In the days before the election, voters expressed concern to the fire department about paying more permanently, but the public retains control.
Key Peninsula voters approved an emergency medical services levy run by the KP fire department in the Aug. 6 election. Out of 3,729 votes cast, 63 percent were for approval of the levy, with all precincts voting yes. Despite the low voter turnout, the 60 percent supermajority threshold required to pass a levy was reached.
The existing EMS levy, approved by voters in 2010, will expire in 2020 but the board of fire commissioners that oversees the department wanted to ask for a permanent EMS levy to add predictability to the budget and save the expense of repeatedly putting it on the ballot, according to Fire Chief Dustin Morrow.
“The board felt that the public resources we were using to run those campaigns could be better used for direct EMS services,” Morrow said. “We’re going to be close to $15,000 for this election.”
KP Fire Dept. Public Information Officer Anne Nesbit said, “We have a significant population that lives on a fixed income and the concept of another 25 bucks a month could have a very big impact, and we get that. There was anxiety about ‘permanency’ too, but that doesn’t mean you never have a say.”
Making the levy permanent will require a new level of transparency for the department and the levy is only permanent until a voter-initiated referendum to change or remove it, she said.
“The bottom line is this is our opportunity to demonstrate how we’re going to perform.”
“Every two years we’ll now have to put a report card in front of the community that says we collected X amount of revenue dedicated toward EMS activities, this is how we applied it, and here’s where we’re at,” Morrow said. “There was no reporting requirement like that for the last 10 years; when you go permanent, you have to provide it every two years at no cost to the public and make it readily available. And if they don’t like it, a referendum can make it all go away.”
The new levy has the same rate as the existing levy that will expire next year, charging property owners 50 cents per $1,000 of the current assessed value, but as the value goes up and down, the rate of collection fluctuates.
“The current levy of 50 cents per $1,000 was set nine years ago,” Morrow said. “Right now, we’re collecting at about 40.2 cents per $1,000 based on how the assessed valuation has climbed. When we reset it with this approval back up at 50 cents per thousand it’s going to ping against the new assessed value, and that will generate new money for us.”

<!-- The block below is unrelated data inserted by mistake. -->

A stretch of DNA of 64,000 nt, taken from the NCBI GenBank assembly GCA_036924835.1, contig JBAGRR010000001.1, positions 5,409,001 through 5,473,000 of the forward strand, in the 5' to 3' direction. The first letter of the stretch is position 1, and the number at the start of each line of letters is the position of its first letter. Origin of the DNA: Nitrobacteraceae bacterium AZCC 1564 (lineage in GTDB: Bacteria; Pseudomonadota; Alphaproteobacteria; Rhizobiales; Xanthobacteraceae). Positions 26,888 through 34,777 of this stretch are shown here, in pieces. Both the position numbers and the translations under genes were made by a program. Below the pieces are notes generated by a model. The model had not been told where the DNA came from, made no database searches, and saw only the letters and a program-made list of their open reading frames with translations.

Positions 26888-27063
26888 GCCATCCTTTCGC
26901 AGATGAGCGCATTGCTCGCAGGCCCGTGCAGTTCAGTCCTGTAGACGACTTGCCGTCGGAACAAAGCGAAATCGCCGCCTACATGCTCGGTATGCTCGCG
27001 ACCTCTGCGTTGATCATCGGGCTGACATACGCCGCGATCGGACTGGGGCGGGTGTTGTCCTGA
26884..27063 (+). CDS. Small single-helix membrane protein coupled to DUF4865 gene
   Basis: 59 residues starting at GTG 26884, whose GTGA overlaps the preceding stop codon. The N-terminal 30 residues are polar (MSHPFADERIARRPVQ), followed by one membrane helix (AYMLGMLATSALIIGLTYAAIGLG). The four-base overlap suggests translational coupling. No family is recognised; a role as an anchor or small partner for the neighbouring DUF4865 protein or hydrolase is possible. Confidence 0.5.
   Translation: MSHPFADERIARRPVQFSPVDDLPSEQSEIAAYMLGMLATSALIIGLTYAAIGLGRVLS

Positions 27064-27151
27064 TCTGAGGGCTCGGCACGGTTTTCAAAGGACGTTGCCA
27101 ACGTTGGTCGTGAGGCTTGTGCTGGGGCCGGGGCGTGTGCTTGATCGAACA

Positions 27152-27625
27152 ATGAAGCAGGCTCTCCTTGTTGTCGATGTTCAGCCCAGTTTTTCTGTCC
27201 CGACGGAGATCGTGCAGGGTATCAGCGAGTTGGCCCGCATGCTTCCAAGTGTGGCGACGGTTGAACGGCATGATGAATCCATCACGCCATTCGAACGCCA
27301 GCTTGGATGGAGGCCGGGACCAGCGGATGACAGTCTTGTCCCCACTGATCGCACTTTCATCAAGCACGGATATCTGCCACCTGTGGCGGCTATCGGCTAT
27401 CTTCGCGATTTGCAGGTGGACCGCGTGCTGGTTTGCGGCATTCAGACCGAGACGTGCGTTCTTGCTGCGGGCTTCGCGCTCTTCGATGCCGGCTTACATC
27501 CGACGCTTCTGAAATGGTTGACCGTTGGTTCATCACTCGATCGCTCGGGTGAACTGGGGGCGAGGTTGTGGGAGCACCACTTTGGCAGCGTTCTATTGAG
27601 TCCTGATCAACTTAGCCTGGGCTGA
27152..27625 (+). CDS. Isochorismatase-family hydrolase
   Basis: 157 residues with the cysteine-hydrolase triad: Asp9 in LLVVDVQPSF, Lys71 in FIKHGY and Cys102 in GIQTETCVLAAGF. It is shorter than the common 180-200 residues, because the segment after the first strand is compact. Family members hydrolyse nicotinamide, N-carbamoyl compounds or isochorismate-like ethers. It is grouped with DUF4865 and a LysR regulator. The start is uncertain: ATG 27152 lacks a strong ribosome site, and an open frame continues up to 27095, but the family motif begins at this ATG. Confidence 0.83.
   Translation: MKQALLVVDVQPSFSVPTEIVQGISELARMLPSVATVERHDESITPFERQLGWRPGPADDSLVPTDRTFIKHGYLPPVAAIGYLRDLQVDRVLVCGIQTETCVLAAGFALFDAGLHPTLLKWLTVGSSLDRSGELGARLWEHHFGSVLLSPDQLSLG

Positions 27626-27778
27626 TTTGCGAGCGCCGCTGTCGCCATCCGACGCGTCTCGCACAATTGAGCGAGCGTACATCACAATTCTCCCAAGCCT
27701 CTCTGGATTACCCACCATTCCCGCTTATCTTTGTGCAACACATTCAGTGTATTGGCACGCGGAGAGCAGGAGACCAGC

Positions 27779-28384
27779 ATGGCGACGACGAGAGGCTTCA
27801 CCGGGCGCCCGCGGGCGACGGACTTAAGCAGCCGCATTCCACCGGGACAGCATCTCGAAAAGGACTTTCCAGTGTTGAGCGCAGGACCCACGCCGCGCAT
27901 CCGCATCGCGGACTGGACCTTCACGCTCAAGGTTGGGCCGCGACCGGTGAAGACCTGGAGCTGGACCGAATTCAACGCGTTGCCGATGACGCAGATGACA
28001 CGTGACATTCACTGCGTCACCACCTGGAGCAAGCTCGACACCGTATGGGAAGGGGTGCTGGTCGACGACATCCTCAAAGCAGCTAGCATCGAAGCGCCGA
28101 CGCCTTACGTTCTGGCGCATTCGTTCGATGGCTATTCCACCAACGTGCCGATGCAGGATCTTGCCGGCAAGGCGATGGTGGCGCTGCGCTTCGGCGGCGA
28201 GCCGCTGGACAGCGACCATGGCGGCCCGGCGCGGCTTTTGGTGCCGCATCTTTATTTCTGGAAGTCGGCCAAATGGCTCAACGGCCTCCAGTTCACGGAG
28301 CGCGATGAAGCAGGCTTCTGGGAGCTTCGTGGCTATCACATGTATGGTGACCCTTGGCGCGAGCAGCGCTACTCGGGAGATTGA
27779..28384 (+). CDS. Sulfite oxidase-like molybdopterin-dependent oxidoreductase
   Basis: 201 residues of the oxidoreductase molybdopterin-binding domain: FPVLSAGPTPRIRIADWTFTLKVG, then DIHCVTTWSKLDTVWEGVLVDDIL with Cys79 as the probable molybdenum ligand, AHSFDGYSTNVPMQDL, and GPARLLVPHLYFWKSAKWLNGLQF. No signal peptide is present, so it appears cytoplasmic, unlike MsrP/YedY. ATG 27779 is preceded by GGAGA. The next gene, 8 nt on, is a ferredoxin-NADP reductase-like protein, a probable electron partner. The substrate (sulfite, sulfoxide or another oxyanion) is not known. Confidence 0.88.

The department estimated that under the expiring levy property worth $250,000 costs the owner $100 per year. Under the new levy, that annual cost would be $125.
The annual EMS budget is a little over $1 million, about 20 percent of the overall budget, Morrow said. The new levy is expected to generate about $63,000 the first year.
“Everybody here is either an EMT or paramedic on the crew side and we have some volunteer EMTs as well,” he said. About 80 percent of KP emergency calls are medical, consistent across the fire service.
“We have a model that immediately increases staffing based upon the new revenue,” Morrow said. “If we can get everything else to pencil out, we’re going to hit ‘go’ as fast as we can.”
Those plans include adding a third ambulance. “Right now, the data suggests that needs to be in the south end of the peninsula, but I don’t have it all mapped out and I don’t have approval for that yet; it all looks good but we won’t know probably until late this fall if we can actually do it,” Morrow said.
“I don’t plan to wait until the end of the two-year cycle to report on what we’re doing, I want to keep it in front of the community,” he said. “The bottom line is this is our opportunity to demonstrate how we’re going to perform. The community has provided us with the resources and now it’s our job to be thankful and improve the service we provide now. I want to get busy and have people see within the next 12, 24, 36 months that we’re on an upward trend and that passing the EMS levy was well worth it.”
Editor’s note: Anne Nesbit’s name was spelled incorrectly in the print edition. We apologize for the error.